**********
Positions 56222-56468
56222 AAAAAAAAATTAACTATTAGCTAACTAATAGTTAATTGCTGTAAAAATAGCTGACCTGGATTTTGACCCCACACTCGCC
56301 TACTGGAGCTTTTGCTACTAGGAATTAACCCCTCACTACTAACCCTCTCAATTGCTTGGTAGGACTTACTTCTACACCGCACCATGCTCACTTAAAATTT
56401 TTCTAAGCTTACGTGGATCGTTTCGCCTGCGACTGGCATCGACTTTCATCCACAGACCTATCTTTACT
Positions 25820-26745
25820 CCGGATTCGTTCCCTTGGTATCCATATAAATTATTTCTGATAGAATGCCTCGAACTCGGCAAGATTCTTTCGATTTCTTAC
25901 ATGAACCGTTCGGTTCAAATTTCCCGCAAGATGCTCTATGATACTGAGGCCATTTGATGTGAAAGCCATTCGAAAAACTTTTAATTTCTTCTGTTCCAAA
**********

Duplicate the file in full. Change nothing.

Positions 56222-56468
56222 AAAAAAAAATTAACTATTAGCTAACTAATAGTTAATTGCTGTAAAAATAGCTGACCTGGATTTTGACCCCACACTCGCC
56301 TACTGGAGCTTTTGCTACTAGGAATTAACCCCTCACTACTAACCCTCTCAATTGCTTGGTAGGACTTACTTCTACACCGCACCATGCTCACTTAAAATTT
56401 TTCTAAGCTTACGTGGATCGTTTCGCCTGCGACTGGCATCGACTTTCATCCACAGACCTATCTTTACT
Positions 25820-26745
25820 CCGGATTCGTTCCCTTGGTATCCATATAAATTATTTCTGATAGAATGCCTCGAACTCGGCAAGATTCTTTCGATTTCTTAC
25901 ATGAACCGTTCGGTTCAAATTTCCCGCAAGATGCTCTATGATACTGAGGCCATTTGATGTGAAAGCCATTCGAAAAACTTTTAATTTCTTCTGTTCCAAA